The Whitefish Bite: Captain’s Column
By angelamontana

Posted: July 11, 2013
Lake Whitefish

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Will this be the year that the popular whitefish bite happens on Flathead Lake? In the next two to three weeks we should know. It has been five years since the last whitefish bite and anglers are eagerly waiting to find out how this year pans out. I went to Jim Vashro, the Fisheries Biologist for Region One for Montana Fish Wildlife and Parks and who also is an avid whitefish anglerl. Every year he sticks his neck out to predict what he thinks will happen and this is what he had to say. “That’s dangerous ground… or waters. What we have said in the past years is that the perch hatch/whitefish bite depends on spring weather. A series of springs with nasty cold fronts have resulted in no perch fry for the last 5 years. Last spring (2012) wasn’t bad and I stuck my neck out and predicted a decent chance for a whitefish bite. Then all of June was cold and rainy and the whitefish didn’t show. We think that the young perch were either flushed out or, more likely, it was so cold the zooplankton didn’t develop and the little guys starved to death.

This year, this spring was relatively mild. We had one strong front around the 20th of April, bad timing, after a lot of perch spawning, but it didn’t get real cold. So, is it the wave action and turbulence or the temperature drop that causes problems? Not having learned my lesson last year, I’m betting it’s the temperature drop that causes problems which would indicate there’s a fair chance for perch and therefore, whitefish this summer. Nobody samples young perch, so we won’t know until the perch, and the whitefish, show up or don’t show up, usually mid- to late July. The outcome this year will let us add another piece to the puzzle on what drives the system”.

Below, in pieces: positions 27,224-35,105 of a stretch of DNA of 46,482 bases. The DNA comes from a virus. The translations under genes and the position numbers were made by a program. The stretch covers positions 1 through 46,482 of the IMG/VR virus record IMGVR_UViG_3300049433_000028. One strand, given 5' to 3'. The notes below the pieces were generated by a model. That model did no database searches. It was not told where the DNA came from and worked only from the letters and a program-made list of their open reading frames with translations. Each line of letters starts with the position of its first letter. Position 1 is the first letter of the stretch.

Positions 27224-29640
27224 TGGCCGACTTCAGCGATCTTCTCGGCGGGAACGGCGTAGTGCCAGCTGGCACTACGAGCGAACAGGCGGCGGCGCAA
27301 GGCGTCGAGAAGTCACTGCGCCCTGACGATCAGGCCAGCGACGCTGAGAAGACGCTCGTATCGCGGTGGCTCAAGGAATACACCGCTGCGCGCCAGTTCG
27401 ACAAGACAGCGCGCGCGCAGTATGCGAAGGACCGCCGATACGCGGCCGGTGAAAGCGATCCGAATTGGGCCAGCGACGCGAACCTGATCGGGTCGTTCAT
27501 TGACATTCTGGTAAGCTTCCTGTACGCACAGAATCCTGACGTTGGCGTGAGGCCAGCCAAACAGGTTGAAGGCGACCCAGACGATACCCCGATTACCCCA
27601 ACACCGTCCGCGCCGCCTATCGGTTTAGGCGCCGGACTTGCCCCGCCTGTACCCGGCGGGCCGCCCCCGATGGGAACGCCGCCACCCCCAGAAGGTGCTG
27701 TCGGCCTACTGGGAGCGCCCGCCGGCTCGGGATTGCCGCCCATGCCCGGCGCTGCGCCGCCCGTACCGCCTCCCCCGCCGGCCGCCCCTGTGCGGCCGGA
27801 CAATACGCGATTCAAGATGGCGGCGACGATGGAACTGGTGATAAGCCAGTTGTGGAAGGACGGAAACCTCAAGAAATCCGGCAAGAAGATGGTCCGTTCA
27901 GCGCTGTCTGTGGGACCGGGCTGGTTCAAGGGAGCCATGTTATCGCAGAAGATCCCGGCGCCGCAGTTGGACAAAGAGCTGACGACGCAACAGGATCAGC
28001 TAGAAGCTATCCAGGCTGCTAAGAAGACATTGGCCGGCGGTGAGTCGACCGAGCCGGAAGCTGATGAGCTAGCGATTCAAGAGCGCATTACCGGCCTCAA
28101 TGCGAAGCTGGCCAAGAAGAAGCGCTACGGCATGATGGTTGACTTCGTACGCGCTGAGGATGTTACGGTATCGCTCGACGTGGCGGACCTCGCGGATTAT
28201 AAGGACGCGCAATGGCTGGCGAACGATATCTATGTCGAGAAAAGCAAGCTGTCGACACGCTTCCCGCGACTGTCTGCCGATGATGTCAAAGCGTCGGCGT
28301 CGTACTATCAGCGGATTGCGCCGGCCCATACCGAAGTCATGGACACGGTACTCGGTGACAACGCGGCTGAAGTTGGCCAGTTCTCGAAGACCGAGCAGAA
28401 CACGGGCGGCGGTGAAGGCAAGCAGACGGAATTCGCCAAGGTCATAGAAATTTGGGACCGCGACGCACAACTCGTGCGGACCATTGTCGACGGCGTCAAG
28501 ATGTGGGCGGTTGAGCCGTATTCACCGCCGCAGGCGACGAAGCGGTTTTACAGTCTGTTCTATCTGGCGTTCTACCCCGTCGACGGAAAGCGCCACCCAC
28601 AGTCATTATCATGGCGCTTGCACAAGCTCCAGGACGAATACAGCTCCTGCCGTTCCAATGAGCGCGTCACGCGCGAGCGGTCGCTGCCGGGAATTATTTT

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In case he is wrong on the whitefish biting on Flathead Lake Vashro did throw out an option if you would like to catch some whitefish, but that option won’t be Flathead Lake. “If anyone’s itching for lake whitefish, there’s a decent population in Echo Lake. I did talk to an angler who caught 6 in an hour last weekend”. If you do decide to try your luck at Echo, Vashro also sent this note about the dock situation by the boat ramp. “There’s no dock in at Echo Lake or at Smith Lake. The docks are on a rolling undercarriage so we can roll them in and out and they stay in place. Age and the elements caught up with both docks, they’re broken and we can’t deploy either one. We apologize for the inconvenience; we’ve got an emergency order in, hope to have new docks in by mid-July. Most boaters/anglers really appreciate docks for launching. What they may not realize is that an average dock costs $35,000-$40,000. It’s a big investment on shoestring budgets. We try to patch them as long as we can and try to plan ahead for replacement (about 8-10 years) but sometimes we run out of time”.

I will keep you updated on any positive news on the whitefish bite on Flathead Lake on montanaoutdoor.com. Dick Zimmer from Zimmer Tackle in Pablo also is one of the first to know about the whitefish you may reach him at 406-675-0068.

(Written by the Captain; Cover photo: wildlife.state.co.us)